Smith in his Monday missive warned a bevy of NNSA endeavors, like pit production and the Mixed Oxide Fuel Fabrication Facility before it, “have seen massive cost increases, schedule delays, and cancellations of billion-dollar programs. This must end.” Two things, Smith wrote, are vital to the successful modernization of U.S. nuclear weapons: affordability and executability.
BOISE, Idaho — The U.S. Senate has passed a massive infrastructure bill, and buried within the package is $12 billion for the nuclear industry, but critics said the money would be better spent elsewhere.
Half of the money is reserved for nuclear facilities under threat of shutting down due to economic factors. The other half is for research and development, such as on the small modular nuclear reactor model being built in Idaho.
Tim Judson, executive director of the Nuclear Information and Resource Service, said the industry as a whole is struggling, with even the Idaho project being scaled back.
“By propping up the existing reactors and preventing them from being replaced with renewable energy, the nuclear industry’s essentially trying to keep sort of a foothold in the energy system until they can try to ram some of these new reactor projects like the one in Idaho through, if it ever happens,” Judson asserted.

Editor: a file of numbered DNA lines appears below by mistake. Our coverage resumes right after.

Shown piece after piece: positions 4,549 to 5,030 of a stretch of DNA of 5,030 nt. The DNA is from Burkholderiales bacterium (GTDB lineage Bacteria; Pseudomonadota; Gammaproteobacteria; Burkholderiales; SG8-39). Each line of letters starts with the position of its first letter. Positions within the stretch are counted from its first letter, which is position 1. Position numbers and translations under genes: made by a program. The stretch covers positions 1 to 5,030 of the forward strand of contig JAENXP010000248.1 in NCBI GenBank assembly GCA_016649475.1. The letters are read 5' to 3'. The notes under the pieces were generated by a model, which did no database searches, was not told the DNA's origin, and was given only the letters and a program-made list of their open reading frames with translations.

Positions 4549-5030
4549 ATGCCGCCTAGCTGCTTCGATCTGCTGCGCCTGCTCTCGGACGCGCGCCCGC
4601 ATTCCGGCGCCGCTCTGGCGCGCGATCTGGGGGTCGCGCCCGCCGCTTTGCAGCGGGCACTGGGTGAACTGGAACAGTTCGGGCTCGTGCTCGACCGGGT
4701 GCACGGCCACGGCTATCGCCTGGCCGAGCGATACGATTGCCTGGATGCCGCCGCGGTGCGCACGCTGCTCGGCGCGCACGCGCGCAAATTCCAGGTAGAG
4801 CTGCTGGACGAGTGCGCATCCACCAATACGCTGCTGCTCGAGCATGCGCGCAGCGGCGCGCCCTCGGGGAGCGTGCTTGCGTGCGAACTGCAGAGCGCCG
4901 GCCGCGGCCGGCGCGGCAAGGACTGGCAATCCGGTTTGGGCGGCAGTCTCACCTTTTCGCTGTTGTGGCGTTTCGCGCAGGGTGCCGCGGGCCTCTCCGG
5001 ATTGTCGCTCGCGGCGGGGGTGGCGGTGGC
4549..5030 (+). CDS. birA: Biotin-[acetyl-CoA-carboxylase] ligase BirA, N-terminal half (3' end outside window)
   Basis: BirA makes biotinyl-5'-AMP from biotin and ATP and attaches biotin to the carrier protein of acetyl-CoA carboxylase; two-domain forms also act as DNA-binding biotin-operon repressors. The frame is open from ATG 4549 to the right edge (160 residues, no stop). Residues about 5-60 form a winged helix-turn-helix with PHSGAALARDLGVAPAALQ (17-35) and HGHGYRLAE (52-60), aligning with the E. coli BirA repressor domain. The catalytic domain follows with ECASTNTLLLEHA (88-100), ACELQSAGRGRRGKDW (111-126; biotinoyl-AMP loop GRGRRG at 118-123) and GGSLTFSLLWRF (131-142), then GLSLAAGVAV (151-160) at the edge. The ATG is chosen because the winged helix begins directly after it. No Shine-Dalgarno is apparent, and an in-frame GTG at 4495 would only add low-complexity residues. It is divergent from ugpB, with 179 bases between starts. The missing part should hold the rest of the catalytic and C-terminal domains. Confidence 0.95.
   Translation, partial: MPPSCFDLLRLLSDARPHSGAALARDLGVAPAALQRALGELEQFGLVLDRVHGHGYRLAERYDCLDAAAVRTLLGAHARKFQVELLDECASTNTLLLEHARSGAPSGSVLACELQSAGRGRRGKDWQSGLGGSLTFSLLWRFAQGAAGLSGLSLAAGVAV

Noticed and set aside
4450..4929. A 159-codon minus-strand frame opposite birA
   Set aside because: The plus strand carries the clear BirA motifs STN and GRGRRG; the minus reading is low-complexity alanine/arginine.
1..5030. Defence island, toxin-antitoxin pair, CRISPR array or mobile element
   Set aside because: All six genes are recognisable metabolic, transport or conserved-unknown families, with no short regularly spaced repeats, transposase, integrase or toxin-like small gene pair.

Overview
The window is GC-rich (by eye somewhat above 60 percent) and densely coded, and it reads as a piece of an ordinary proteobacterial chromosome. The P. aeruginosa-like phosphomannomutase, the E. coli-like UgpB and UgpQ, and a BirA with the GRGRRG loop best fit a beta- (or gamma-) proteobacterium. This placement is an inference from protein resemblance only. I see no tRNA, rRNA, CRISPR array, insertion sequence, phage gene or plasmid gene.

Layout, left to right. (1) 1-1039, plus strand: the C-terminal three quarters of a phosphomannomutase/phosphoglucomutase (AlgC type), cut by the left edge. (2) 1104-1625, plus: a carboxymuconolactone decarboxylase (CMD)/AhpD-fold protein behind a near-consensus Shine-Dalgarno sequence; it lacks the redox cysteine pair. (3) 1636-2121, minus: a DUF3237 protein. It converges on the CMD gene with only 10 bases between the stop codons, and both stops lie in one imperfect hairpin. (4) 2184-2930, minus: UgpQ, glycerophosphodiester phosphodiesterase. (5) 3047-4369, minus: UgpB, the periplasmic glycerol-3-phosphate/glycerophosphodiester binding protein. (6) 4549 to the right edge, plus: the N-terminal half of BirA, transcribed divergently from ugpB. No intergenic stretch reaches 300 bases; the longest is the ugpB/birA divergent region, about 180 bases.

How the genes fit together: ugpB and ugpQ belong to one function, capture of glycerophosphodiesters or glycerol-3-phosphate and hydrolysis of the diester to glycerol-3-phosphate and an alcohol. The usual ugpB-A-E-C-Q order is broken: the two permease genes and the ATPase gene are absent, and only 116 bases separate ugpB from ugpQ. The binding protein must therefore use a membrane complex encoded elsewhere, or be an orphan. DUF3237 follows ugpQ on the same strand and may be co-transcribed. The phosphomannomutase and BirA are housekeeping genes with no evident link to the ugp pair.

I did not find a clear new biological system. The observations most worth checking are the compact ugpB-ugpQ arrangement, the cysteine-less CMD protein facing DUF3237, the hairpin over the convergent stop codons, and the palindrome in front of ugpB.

He hopes the U.S. House makes changes to the investments in nuclear. The industry and some environmental groups have touted nuclear energy as an alternative to fossil fuels as the country moves toward clean energy sources.
Judson noted it is a big deal many nuclear power plants need a bailout, adding it is as if nuclear companies are holding cities and states hostage.
“It’s been this kind of perpetual process of a power plant’s closure being announced, the company demanding a bailout, the state not knowing what else to do, so it gives the bailout,” Judson recounted. “And this federal subsidy is going to be the same thing. There’s no planning procedure included in this legislation.”
He argued there needs to be more consideration about what to do with old power plants and aging infrastructure.
Judson pointed out another bill in Congress could provide up to $50 billion in subsidies for the industry over the next decade.
According to his organization’s research, it will not mean any new jobs and the money would be more beneficially spent on electricity projects such as renewables, transmission systems and battery storage.
“If you spent that $50 billion on those things, it would create more than 60,000 new jobs,” Judson emphasized. “And that’s more than four times the number of workers that are employed at these nuclear plants that would get bailed out.”